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Showing posts from July 20, 2015

Thoughts for the Quiet Hour

July 20

  Lord, my servant lieth at home sick of the palsy
Matt 8:6
We, in this age of the church, are in the position of that sick servant at Capernaum. To the eye of sense we are separated from the Saviour. We see Him not—we can touch Him not—the hand cannot steal amid the crowd to catch His garment hem—we cannot hear His loved footsteps as of old on our threshold; but faith penetrates the invisible; the messenger—prayer—meets Him in the streets of the New Jerusalem; and faith and prayer together, the twin delegates from His church below, He has never yet sent empty away.

Macduff

Hardman, Samuel G., and Dwight Lyman Moody. Thoughts for the Quiet Hour. Willow Grove, PA: Woodlawn Electronic Publishing, 1997. Print.

Connect the Testaments: A One-Year Daily Devotional with Bible Reading Plan

July 20: Serving the Glory of God
2 Samuel 5:1–6:23; 1 Peter 4:1–11; Psalm 136:1–26

When we avoid community, we may develop an inflated opinion of our own character. It’s easy to think we’re kind people when we’re not held accountable to others. It’s easy to think we’re always right when no one disagrees with us. Conversely, it’s in our relationships that our true selves are often revealed. When we’re actively involved in a community, we face hundreds of instances where we need to make choices. These choices either serve others, or they serve our own desires.

When Peter states, “Above all, keep your love for one another constant, because love covers a large number of sins” (1 Pet 4:8), he’s saying that choosing to love often sets all motives in the right place. It dispels our own pride and puts issues into perspective. When we are truly loving others, it’s not about our pride or “being right.” It’s about helping others grow in faith by using our God-given gifts.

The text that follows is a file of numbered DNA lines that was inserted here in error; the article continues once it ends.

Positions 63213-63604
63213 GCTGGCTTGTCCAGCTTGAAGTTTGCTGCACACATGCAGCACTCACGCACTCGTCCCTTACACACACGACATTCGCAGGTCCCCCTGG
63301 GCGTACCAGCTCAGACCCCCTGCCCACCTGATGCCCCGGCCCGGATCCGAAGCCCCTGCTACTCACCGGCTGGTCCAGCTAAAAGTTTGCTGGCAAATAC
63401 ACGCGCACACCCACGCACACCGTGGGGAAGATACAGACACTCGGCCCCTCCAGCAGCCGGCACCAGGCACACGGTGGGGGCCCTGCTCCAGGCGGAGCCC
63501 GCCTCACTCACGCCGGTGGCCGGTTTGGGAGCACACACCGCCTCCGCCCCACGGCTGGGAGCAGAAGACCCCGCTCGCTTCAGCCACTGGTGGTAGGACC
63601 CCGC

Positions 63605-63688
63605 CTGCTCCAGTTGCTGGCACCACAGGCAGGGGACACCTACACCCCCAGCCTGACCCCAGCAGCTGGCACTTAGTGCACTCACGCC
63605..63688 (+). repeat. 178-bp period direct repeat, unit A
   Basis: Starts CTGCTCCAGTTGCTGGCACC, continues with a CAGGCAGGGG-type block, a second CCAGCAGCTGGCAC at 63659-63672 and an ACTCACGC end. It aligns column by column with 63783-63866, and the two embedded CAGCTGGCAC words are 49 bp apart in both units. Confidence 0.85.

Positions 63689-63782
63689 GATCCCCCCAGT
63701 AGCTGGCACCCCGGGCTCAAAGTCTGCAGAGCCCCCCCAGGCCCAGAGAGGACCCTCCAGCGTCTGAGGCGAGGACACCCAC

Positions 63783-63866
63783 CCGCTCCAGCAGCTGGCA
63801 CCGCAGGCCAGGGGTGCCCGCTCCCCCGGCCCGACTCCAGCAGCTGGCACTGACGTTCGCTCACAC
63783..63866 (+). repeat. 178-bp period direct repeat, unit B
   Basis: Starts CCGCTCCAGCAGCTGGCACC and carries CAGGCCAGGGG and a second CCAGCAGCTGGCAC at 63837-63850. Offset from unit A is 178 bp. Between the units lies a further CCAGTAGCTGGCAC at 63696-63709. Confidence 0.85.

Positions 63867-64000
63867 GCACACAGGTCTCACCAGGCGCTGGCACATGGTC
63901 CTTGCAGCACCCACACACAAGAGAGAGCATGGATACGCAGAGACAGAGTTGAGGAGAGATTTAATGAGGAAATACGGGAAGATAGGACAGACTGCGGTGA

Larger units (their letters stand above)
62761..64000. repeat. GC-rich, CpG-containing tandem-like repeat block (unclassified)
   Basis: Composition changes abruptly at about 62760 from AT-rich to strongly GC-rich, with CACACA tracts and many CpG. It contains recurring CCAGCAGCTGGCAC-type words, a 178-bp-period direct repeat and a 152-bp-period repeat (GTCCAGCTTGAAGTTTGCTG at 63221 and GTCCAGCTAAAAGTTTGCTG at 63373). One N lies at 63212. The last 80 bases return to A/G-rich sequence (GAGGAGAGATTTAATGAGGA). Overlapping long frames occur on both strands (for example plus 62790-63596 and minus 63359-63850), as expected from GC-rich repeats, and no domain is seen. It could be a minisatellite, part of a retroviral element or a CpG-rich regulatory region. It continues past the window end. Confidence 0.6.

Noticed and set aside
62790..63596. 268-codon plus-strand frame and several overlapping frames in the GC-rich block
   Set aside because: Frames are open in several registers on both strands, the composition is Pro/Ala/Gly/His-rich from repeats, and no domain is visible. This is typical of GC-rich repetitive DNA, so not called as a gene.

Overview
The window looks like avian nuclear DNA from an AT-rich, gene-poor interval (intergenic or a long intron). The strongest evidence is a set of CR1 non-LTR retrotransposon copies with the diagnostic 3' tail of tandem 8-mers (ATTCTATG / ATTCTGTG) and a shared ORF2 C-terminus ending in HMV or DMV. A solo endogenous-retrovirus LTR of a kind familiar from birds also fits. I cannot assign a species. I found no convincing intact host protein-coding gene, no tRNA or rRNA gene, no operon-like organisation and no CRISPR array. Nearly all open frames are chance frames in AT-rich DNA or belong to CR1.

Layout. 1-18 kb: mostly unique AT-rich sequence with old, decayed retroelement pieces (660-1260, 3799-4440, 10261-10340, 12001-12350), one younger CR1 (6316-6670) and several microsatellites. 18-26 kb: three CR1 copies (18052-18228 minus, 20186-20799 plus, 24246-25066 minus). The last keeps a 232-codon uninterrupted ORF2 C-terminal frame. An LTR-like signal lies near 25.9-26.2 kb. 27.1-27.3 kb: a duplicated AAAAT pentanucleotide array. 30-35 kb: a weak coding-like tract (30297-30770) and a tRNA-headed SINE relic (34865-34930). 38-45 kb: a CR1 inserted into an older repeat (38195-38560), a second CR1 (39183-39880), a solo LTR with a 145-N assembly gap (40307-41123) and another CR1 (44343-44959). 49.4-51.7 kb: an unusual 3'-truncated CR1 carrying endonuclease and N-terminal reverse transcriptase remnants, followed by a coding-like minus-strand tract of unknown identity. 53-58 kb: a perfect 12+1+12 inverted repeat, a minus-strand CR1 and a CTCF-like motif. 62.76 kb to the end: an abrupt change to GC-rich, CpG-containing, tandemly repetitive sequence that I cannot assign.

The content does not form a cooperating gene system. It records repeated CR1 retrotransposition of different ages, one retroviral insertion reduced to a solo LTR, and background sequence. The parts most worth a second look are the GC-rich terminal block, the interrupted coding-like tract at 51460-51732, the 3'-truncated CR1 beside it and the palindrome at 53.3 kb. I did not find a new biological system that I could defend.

Peter goes on to show j…

Chambers, Oswald. My Utmost for His Highest: Selections for the Year

July 20th
Dependent on God’s presence


They that wait upon the Lord … shall walk and not faint. Isaiah 40:31.

There is no thrill in walking; it is the test of all the stable qualities. To “walk and not faint” is the highest reach possible for strength. The word “walk” is used in the Bible to express the character—“John looking on Jesus as He walked, said, Behold the Lamb of God!” There is never anything abstract in the Bible, it is always vivid and real. God does not say—‘Be spiritual,’ but—“Walk before Me.”
When we are in an unhealthy state physically or emotionally, we always want thrills. In the physical domain this will lead to counterfeiting the Holy Ghost; in the emotional life it leads to inordinate affection and the destruction of morality; and in the spiritual domain if we insist on getting thrills, on mounting up with wings, it will end in the destruction of spirituality.
The reality of God’s presence is not dependent on any place, but only dependent upon the determination t…

Spurgeon, Charles H. Morning and Evening: Daily Readings

Morning, July 20                                                    Go To Evening Reading

“The earnest of our inheritance.”
         — Ephesians 1:14
Oh! what enlightenment, what joys, what consolation, what delight of heart is experienced by that man who has learned to feed on Jesus, and on Jesus alone. Yet the realization which we have of Christ’s preciousness is, in this life, imperfect at the best. As an old writer says, “’Tis but a taste!” We have tasted “that the Lord is gracious,” but we do not yet know how good and gracious he is, although what we know of his sweetness makes us long for more. We have enjoyed the firstfruits of the Spirit, and they have set us hungering and thirsting for the fulness of the heavenly vintage. We groan within ourselves, waiting for the adoption. Here we are like Israel in the wilderness, who had but one cluster from Eshcol, there we shall be in the vineyard. Here we see the manna falling small, like coriander seed, but there shall we eat the bread…